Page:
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# SCHOOL OF ARCHITECTURE, BUILDING AND DESIGN

SCHOOL OF ARCHITECTURE, BUILDING AND DESIGN
BACHELOR
BACHELOR OF QUANTITY
OF QUANTITY SURVEYING
SURVEYING (HONOURS)

(HONOURS)

SITE SURVEYING [QSB60103]
FIELDWORK 2

FIELDWORK II
TRAVERSE REPORT

LECTURER: IR CHAI VOON CHIET

PREPARED BY:

LIM XIAO SHI 0324410

LOH WEI TING 0328314

LOW WAN JING 0329214

MELVIN TAN TENG HUNG 0324938
Table of Content

Content Page

Objective 3

Introduction to Traversing 4 -– 7

Raw Field Data 8 -– 9

Field Data 10

Angular Error and Angle Adjustment 11 -- 12

Course Bearings or Azimuths 13 — 14

Horizontal Distance Calculation 15 – 19

Course Latitudes and Departures 20

Determine Error of Closure and Accuracy 21

Adjustment of Course Latitudes and Departures 22 -- 23

Computation of Station Coordinates and Graph 24 -- 25

Summary 26

Group Members 27

QSB 60103| SITE SURVEYING| TRAVERSE REPORT 2
Objective

 To understand the principles of running a closed field traverse and apply

theory into practise.

 To be familiar with methods and procedures of traverse surveying.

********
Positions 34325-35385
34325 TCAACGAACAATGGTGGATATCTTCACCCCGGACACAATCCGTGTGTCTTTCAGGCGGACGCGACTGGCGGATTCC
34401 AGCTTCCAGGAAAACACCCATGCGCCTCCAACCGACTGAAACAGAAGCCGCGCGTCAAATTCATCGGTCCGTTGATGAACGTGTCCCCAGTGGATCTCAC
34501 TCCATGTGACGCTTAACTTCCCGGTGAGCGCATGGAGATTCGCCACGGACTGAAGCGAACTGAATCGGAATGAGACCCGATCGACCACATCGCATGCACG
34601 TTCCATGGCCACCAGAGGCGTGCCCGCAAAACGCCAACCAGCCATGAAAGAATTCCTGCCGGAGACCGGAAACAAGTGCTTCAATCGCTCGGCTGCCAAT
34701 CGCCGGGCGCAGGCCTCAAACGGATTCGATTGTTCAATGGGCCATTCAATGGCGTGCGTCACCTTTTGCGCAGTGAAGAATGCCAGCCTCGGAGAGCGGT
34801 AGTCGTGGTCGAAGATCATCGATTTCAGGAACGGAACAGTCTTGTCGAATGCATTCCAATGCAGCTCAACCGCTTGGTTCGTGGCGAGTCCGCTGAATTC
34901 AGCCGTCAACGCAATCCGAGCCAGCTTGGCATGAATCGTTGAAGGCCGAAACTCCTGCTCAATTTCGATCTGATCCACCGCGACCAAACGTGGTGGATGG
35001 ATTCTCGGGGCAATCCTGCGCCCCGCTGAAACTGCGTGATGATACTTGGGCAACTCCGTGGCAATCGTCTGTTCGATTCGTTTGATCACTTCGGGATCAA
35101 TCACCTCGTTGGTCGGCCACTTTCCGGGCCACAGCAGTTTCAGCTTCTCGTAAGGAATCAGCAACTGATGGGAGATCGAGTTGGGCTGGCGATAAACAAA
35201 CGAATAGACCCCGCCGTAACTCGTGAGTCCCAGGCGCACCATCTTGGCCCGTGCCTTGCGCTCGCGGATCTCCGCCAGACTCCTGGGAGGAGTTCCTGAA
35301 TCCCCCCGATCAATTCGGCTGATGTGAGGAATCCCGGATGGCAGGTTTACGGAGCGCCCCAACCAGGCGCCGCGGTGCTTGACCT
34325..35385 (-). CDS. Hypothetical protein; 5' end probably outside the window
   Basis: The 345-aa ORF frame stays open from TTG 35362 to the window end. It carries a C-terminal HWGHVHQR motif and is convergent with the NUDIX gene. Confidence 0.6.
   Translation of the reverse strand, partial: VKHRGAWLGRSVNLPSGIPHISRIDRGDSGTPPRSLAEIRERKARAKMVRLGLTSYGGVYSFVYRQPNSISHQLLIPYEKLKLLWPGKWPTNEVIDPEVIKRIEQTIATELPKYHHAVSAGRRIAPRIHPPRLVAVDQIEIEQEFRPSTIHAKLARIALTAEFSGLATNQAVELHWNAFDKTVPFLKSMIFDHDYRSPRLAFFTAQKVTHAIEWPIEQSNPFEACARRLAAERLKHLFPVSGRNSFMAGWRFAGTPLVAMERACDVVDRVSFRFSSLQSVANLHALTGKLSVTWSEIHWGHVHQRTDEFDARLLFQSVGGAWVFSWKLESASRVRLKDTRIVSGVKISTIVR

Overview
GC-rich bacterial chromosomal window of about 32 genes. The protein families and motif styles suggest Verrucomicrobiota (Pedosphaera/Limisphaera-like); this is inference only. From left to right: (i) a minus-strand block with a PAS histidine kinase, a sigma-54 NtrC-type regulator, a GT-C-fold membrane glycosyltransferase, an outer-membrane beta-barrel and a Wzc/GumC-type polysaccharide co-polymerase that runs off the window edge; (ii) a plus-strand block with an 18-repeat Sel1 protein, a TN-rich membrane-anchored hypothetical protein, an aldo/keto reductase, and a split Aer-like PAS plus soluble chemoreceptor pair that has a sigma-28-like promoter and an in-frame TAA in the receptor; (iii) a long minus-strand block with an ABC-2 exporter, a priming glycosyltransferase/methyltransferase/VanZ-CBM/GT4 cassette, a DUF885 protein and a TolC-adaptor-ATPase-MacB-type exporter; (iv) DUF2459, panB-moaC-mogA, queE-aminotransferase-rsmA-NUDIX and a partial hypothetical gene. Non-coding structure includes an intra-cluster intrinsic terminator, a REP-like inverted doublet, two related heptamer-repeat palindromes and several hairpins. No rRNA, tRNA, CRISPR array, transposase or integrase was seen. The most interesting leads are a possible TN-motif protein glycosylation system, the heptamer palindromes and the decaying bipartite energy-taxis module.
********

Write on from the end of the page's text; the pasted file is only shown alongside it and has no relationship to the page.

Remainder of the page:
 To understand traverse computation.

 To experience setting up and working with all related instruments and the

proper way of using them.

 To know the precautions when using to get accurate readings.

 To determine area enclosed within a boundary using traversing.

 To form positions of boundary lines.

 To find the coordinates of given fieldwork

 To understand the checks and errors in a closed field traverse.

 To adjust errors in data collected and compute accuracy.

 To enhance collaboration and working skills within team members.

QSB 60103| SITE SURVEYING| TRAVERSE REPORT 3
1.0 Introduction to Traversing
Traversing is a form of a control survey that involves setting up of a series of stations
that connected together by angle and distance. A traverse is developed by measuring
the distance and angles between points that found the boundary of a site. The angles